Inventory levels remain steady in May

by Canadian Shipper

Inventories remained unchanged in May, standing at $62.0 billion, following a 0.3% rise in April, the latest Statistics Canada records indicate.

Prior to this, inventories had fallen for 10 consecutive months; this was the longest string of monthly declines since the economic downturn of 1991 and 1992, when manufacturers cut back inventories over 14 consecutive months.

Manufacturers’ recent efforts to reduce their stocks concur with April’s report of the Quarterly Business Conditions Survey. In this survey, manufacturers indicated that their inventories were under control, orders were picking up and it was time to boost production.

In addition, according to the recent release of industrial capacity utilization rates, manufacturers increased their capacity use to 80.6% in the first quarter, following five consecutive quarterly declines. This is up from 78.8% in the fourth quarter of 2001.

Inventories remained stable at $62 billion in May. However, finished-product inventories fell 0.8% to $19.3 billion in May, the lowest level in 20 months. This was offset by higher raw materials (+0.3%) and good-in-process (+0.5%) inventories.

As the economy weakened in 2001, manufacturers struggled to lower their inventories. Despite significant production cuts, finished-product inventories remained stubbornly high through the first half of 2001, as global demand weakened and markets remained uncertain. Finished-products peaked at $20.2 billion in June 2001, and have since decreased 4.8% to $19.3 billion. April’s Business Conditions Survey also reported that manufacturers were much more satisfied about their levels of finished-product inventories.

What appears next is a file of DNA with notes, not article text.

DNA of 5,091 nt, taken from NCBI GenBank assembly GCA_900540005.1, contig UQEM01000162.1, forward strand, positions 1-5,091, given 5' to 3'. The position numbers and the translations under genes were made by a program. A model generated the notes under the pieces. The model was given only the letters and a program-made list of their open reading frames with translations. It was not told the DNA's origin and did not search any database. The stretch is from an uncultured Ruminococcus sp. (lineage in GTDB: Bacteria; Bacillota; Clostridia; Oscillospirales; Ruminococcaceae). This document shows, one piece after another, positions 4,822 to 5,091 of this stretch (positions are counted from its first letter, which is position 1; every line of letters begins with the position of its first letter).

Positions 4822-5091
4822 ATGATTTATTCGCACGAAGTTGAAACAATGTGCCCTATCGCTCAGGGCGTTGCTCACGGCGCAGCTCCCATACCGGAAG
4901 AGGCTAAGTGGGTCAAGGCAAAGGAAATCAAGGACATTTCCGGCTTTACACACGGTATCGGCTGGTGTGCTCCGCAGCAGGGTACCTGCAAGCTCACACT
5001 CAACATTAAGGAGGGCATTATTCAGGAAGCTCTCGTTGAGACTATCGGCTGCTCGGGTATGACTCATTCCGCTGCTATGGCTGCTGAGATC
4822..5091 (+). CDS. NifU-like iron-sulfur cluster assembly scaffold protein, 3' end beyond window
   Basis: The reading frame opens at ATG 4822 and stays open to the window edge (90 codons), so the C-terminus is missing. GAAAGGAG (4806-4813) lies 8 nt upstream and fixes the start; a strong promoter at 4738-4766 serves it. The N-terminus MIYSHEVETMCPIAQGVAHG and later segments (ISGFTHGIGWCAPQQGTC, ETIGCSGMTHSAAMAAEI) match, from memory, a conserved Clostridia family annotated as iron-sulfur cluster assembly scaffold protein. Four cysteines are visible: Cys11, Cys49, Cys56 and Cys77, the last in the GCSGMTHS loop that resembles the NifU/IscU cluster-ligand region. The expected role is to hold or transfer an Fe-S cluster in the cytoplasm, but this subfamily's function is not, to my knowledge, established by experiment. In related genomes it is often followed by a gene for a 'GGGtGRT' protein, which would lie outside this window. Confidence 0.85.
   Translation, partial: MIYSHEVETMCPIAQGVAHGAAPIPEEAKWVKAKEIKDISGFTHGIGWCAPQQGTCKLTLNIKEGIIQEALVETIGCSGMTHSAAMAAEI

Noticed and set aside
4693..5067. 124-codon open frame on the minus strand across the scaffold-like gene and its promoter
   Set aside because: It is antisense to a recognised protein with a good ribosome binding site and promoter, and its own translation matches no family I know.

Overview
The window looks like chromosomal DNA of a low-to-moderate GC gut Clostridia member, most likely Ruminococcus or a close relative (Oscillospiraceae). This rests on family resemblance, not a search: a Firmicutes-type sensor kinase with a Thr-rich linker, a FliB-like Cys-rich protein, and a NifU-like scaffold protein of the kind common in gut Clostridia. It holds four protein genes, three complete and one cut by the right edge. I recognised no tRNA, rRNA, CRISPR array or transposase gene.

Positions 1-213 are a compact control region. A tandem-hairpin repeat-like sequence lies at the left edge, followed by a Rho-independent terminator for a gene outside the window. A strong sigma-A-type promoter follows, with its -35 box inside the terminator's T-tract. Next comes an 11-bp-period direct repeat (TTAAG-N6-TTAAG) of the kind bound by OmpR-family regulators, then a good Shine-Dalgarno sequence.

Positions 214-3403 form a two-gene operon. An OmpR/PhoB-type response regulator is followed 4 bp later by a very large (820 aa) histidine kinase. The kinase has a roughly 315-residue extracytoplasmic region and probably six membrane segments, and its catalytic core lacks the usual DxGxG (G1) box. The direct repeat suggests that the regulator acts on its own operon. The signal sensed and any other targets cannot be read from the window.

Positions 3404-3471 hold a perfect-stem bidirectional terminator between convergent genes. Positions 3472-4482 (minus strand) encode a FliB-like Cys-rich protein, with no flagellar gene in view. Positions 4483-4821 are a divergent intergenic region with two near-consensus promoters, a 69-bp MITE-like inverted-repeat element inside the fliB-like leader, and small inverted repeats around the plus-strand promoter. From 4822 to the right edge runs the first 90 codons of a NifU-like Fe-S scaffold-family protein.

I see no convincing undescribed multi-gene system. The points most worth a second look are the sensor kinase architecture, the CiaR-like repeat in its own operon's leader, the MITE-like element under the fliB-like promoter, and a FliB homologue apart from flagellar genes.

Inventories of chemical products rose 3.0% to $5.3 billion in May, the third increase in a row. As well, inventories in the motor vehicle parts industry were up 3.4% to $1.8 billion, the highest level in a year and a half.

Offsetting these increases, the computer and electronic products industry reported a sixth straight drop in inventories. Stocks fell 2.9% to $4.6 billion in May, as high-tech manufacturers continued to scale back their holdings. The aerospace products and parts industry also reported a 0.9% inventory decrease to $7.7 billion. Inventories in the aerospace products and parts industry peaked at $8.2 billion in the fall of 2001, and have been falling ever since.

May’s decline in shipments, combined with stable inventories, resulted in the first increase of the inventory-to-shipment ratio since December. The ratio edged up to 1.43 from April’s 18-month low of 1.41. Despite the increase, the ratio remained well below the nine-year high of 1.56 set in October 2001. Because of the economic slowdown in 2001, the ratio had increased sharply over the course of the year, as lower inventories initially did not follow the significant cuts in production. The ratio is a key measure of how long it would take to deplete inventories at the current pace of shipments.

The finished-product inventory-to-shipment ratio remained unchanged at 0.44 for the second straight month, a 15-month low. Both shipments and finished-product inventories declined in May, resulting in the stable ratio.

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